Mail-in voting will be far more prevalent, and expectations are that turnout will be down due to coronavirus fears, but the return of voting is the latest sign that the United States is reopening after months of stay-at-home orders and forced closings.
Tuesday’s presidential primaries in DC, Indiana, Maryland, Montana, New Mexico, Pennsylvania, Rhode Island and South Dakota could see former Vice President Joe Biden, the presumptive Democratic nominee, officially lock up the number of delegates needed to win the nomination at the party’s convention later this year.
But the most closely watched races on Tuesday are down-ballot contests, especially in Iowa, where controversial GOP Rep. Steve King is facing a stout primary challenge and Democrats in the state will have to sort out their four-way Senate primary.
Here is what to watch for on Tuesday night:
Could this be the end for Steve King in Iowa? (Democrats also have a decision to make)
In the Republican primary for Iowa’s 4th Congressional District seat, state Sen. Randy Feenstra is the leading contender to oust incumbent King, whose long history of racist remarks might have finally put his grip on the seat in doubt.
King won a narrow victory over Democrat J.D. Scholten, who is running unopposed on Tuesday, in 2018.
But Feenstra’s well-funded bid could be hobbled by the large field. If none of the Republican candidates hits a 35% threshold, per state rules, the nomination will be decided at a district convention.
Feenstra’s campaign has zeroed in on King’s diminished standing on Capitol Hill, where he was stripped of his committee assignments last year after asking, in a New York Times interview, “how” terms like “white nationalist” and “white supremacist” became offensive.
King told the Sioux City Journal in May that House GOP leader Kevin McCarthy of California had agreed to push for him to be reassigned and have his seniority restored. But McCarthy publicly shot down the claim.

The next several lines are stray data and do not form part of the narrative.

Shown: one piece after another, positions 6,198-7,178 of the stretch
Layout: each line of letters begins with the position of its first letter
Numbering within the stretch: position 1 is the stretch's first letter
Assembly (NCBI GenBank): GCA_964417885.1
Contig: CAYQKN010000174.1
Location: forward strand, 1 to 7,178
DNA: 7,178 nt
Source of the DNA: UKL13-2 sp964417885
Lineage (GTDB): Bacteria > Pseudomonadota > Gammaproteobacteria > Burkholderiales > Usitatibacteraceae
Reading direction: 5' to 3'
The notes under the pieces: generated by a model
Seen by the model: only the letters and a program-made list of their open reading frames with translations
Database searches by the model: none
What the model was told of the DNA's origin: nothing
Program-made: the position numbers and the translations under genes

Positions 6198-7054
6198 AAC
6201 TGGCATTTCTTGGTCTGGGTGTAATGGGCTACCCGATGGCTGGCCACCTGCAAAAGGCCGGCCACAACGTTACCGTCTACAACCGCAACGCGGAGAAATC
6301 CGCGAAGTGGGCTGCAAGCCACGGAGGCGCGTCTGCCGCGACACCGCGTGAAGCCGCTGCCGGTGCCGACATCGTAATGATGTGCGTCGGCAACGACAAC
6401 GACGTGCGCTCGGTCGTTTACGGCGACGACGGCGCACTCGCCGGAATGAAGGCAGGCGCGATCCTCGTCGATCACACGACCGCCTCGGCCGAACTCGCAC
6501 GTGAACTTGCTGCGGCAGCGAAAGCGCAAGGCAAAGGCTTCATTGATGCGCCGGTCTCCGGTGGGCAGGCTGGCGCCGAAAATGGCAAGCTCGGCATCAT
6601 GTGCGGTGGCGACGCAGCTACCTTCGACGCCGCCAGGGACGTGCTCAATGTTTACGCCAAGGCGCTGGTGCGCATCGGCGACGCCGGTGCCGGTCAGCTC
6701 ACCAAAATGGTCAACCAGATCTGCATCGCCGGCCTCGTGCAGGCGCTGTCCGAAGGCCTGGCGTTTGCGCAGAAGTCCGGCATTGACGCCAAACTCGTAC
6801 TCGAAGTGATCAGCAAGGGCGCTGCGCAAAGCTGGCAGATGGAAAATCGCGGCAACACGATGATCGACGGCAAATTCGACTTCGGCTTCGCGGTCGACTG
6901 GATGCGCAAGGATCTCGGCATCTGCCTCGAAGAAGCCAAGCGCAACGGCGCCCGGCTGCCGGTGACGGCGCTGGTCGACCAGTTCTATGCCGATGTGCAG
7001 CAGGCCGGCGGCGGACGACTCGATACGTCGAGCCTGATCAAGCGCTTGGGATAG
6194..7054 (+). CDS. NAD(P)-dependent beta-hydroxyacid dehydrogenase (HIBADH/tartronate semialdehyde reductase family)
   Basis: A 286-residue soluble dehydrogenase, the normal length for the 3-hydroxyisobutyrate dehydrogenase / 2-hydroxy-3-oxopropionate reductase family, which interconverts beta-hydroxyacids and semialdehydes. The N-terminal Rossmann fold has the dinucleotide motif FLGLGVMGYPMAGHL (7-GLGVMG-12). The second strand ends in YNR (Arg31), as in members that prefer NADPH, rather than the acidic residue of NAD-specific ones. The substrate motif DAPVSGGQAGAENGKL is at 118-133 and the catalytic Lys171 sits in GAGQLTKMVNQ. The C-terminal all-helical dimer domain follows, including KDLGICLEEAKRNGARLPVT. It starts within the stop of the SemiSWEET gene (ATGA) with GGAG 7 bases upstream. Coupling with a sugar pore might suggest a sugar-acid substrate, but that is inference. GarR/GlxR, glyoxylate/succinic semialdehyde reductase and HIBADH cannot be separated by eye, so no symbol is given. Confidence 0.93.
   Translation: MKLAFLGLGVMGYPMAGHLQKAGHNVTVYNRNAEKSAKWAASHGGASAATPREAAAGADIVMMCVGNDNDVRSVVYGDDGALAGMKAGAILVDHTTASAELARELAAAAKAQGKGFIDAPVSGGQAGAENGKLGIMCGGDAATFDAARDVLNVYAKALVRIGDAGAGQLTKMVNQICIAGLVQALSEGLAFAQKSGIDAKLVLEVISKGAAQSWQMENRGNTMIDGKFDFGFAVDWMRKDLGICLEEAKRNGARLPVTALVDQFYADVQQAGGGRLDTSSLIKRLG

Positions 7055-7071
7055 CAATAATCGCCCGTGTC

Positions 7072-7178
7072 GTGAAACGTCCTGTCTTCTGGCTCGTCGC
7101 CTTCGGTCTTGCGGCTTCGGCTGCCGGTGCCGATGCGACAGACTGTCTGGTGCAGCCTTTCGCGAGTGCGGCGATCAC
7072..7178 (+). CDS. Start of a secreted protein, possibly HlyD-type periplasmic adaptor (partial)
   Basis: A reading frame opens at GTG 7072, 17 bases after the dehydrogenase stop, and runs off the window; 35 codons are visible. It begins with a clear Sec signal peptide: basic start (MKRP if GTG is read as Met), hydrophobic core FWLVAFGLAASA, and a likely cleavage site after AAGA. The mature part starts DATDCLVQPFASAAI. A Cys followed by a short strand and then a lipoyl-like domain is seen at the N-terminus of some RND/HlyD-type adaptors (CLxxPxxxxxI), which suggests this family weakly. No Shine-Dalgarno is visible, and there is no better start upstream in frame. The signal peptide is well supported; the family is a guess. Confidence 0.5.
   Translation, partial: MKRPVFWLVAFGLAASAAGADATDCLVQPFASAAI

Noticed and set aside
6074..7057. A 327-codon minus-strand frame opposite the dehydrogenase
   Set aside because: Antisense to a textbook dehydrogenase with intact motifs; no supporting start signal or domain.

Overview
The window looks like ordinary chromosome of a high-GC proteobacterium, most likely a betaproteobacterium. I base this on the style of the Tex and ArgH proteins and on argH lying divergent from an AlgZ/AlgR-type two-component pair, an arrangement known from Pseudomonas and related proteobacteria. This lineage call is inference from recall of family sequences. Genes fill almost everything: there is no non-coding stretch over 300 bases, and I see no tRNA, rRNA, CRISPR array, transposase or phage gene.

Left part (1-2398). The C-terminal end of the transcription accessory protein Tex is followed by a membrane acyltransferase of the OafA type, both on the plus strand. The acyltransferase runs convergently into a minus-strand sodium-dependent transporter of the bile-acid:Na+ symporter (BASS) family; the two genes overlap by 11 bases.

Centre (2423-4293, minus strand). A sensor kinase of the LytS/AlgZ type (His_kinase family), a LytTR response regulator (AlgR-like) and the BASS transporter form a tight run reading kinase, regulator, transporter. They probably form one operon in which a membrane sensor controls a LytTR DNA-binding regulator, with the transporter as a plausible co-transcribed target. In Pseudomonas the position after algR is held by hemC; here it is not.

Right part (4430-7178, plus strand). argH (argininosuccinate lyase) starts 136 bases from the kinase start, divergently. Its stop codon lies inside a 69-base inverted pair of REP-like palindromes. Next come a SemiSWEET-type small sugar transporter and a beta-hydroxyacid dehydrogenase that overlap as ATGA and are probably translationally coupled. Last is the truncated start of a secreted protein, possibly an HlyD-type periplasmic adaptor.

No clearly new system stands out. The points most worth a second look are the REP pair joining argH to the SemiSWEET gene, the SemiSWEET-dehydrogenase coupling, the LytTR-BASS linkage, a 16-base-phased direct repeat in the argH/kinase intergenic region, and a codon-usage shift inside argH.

“Whatever you think of Steve King, it’s clear he’s no longer effective,” said Bob Vander Plaats, the influential evangelical leader, in a recent ad for Feenstra.
Democrats will also have a decision to make: A primary will decide who challenges incumbent GOP Sen. Joni Ernst in November.
Businesswoman Theresa Greenfield is the favorite, entering with the support of national groups; retired Navy Adm. Mike Franken was endorsed by The Des Moines Register; Eddie Mauro, a businessman, made an unsuccessful bid for the Democratic nomination in the state’s 3rd Congressional District in 2018; and Kimberly Graham, a lawyer, is the standard-bearer for the party’s progressive wing.
Will Biden officially clinch the nomination?
Eight weeks after the Democratic primary unofficially ended with Sen. Bernie Sanders’ exit from the race, Biden has not yet won the 1,991 delegates needed to officially clinch the party’s nomination.
Biden’s pledged-delegate count stands at 1,554, according to CNN’s delegate tracker. That leaves him 437 short of the threshold, with 479 available in Tuesday’s primaries.
That means Biden would officially lock up the Democratic nomination if — as the only active candidate remaining in the race — he amasses the overwhelming majority of support from the party’s primary voters.
It’s no sure thing: Sanders has said he will stay on the ballot and continue amassing delegates in a bid to influence the party’s platform. And if he hits 15% in some regions, it would limit Biden’s delegate haul.
And while neither Biden or Sanders has done any campaigning in the states, there are some heated down-ballot primary races featuring progressive officials and challengers, meaning the senator from Vermont could win some votes — and more delegates to the party’s convention.